A historical tale that reimagines European politics between the world wars from the perspective of a new, young Member of Parliament.
Englishwoman Jennie Lee is only 24 years old when she’s elected to Parliament in 1929as a member of the Labour Party, but her age belies her impressive political intellect. She’s fierce in her convictions and unafraid to speak her mind, particularly regarding her socialist political leanings. Yet, with fascism on the rise, Jennie is discomfited by how socialist ideals are being warped to aid tyrannical political parties. When her friend Elizabeth Bowes-Lyons, the Duchess of York, clandestinely reveals documents that tie the British government to Benito Mussolini and men who financially back Adolf Hitler, Jennie realizes that this knowledge gives her the power to change the course of history. Rosenberg, the author of Autumn in Oxford (2016), expertly weaves Jennie’s tenacity in the political sphere with her romantic life over the course of the novel. Her outspokenness and attractiveness lead to many dalliances with colleagues, and the romantic subplots are a welcome addition to the story, alleviating any potential stuffiness from the government-heavy plotline. Jennie’s relationship with Member of Parliament Frank Wise, especially, contributes to the development of her character and highlights more than just her political fervor. Additionally, Rosenberg’s prose is expressively descriptive and direct, making the story accessible to readers who may not be very familiar with the inner workings of Parliament. Many of Rosenberg’s characters are based on real people, which will be a bonus for fans of political history. The story does run a bit long and has moments in which the action seems slower. On the whole, however, Rosenberg provides a history of the interwar years that’s gripping enough that readers will forgive these trespasses.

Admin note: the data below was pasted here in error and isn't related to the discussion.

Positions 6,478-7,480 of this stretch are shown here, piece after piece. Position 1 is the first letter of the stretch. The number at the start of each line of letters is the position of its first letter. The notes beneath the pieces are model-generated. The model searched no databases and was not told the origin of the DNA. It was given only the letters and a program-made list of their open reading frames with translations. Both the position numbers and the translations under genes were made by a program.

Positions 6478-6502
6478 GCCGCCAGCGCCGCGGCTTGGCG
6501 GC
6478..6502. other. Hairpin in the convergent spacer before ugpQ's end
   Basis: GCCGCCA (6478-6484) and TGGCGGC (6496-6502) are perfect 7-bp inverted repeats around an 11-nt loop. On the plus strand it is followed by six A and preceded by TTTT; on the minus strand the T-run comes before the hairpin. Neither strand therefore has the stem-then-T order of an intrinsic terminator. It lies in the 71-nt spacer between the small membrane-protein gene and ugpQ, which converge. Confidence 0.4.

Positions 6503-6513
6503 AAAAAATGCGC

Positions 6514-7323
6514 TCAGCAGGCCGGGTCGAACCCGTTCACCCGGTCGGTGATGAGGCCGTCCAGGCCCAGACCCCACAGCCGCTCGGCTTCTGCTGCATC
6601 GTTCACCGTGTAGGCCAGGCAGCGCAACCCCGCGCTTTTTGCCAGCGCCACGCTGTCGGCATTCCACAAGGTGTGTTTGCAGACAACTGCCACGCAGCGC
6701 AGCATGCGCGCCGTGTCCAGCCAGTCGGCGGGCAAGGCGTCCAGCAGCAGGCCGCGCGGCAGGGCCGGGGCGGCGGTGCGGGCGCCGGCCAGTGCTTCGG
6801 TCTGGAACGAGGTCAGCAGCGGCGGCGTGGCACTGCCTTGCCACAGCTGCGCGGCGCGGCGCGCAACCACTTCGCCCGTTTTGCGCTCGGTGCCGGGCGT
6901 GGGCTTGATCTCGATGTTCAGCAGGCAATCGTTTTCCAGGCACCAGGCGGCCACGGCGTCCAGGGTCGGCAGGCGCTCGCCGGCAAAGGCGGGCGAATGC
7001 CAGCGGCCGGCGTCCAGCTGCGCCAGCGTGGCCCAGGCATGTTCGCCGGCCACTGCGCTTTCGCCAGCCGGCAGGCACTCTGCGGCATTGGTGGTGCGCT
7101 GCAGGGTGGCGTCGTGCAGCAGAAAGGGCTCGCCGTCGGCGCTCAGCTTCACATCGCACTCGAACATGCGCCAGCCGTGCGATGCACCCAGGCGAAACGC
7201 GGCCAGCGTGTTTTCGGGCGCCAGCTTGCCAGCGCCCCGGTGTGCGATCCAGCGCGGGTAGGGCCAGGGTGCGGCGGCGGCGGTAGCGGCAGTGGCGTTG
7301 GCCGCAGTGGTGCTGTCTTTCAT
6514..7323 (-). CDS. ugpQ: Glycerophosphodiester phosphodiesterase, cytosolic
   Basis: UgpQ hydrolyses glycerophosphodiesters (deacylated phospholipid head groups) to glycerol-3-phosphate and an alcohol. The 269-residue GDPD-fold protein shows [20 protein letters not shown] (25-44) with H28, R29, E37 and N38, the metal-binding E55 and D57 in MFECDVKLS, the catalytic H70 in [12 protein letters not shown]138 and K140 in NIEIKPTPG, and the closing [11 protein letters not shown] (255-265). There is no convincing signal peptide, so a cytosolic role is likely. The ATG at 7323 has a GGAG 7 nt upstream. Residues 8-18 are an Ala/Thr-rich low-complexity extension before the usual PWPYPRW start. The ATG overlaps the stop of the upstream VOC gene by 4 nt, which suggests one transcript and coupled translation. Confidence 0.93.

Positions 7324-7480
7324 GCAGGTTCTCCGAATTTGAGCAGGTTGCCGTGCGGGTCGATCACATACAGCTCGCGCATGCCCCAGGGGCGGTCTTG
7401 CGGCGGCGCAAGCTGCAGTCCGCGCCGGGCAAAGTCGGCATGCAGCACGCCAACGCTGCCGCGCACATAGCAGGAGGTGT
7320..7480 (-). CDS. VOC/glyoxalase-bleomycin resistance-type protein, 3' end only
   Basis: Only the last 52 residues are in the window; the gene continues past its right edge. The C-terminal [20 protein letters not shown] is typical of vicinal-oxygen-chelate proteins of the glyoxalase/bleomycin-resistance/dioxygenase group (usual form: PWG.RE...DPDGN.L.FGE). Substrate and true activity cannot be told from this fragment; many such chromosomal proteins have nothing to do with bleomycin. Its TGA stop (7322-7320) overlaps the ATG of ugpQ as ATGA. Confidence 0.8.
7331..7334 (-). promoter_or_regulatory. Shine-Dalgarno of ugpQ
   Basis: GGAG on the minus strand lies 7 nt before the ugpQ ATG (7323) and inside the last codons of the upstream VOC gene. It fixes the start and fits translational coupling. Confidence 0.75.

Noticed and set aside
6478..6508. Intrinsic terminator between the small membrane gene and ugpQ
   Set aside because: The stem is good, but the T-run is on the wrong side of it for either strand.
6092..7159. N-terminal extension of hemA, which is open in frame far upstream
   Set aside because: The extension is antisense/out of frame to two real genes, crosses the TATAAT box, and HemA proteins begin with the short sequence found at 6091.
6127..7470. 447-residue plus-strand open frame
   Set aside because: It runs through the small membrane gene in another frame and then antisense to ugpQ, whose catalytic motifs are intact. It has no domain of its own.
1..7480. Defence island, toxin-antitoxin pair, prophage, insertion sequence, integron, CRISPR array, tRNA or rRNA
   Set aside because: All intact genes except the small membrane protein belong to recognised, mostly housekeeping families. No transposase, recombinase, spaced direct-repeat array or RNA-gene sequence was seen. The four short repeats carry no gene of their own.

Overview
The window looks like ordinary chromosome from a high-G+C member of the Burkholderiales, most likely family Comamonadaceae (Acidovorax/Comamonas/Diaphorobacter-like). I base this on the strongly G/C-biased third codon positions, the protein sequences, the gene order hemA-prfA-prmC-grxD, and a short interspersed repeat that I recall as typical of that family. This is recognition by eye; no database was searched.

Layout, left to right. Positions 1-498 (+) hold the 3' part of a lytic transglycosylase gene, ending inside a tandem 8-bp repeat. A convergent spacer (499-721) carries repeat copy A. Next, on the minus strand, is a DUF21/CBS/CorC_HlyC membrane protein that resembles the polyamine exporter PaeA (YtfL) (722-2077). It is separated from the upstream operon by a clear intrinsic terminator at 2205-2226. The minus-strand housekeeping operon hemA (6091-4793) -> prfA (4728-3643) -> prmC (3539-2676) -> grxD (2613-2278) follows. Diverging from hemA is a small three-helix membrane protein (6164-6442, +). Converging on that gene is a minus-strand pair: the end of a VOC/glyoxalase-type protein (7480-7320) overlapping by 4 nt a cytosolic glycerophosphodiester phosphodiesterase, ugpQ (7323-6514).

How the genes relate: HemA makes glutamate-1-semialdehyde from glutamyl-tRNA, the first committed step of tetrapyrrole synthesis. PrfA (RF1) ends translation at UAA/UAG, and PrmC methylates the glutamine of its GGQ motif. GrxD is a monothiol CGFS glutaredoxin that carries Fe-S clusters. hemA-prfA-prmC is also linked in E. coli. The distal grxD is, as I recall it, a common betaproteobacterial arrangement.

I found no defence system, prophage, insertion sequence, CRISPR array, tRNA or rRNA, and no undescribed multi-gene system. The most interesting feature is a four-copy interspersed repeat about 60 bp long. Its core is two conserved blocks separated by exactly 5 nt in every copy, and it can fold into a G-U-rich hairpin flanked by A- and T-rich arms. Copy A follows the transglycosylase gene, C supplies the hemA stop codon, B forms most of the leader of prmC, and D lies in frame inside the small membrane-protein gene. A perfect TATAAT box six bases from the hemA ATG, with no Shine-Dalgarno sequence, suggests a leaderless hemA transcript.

An often captivating tale of one politician’s experience during the rise of fascism in 1930s Europe.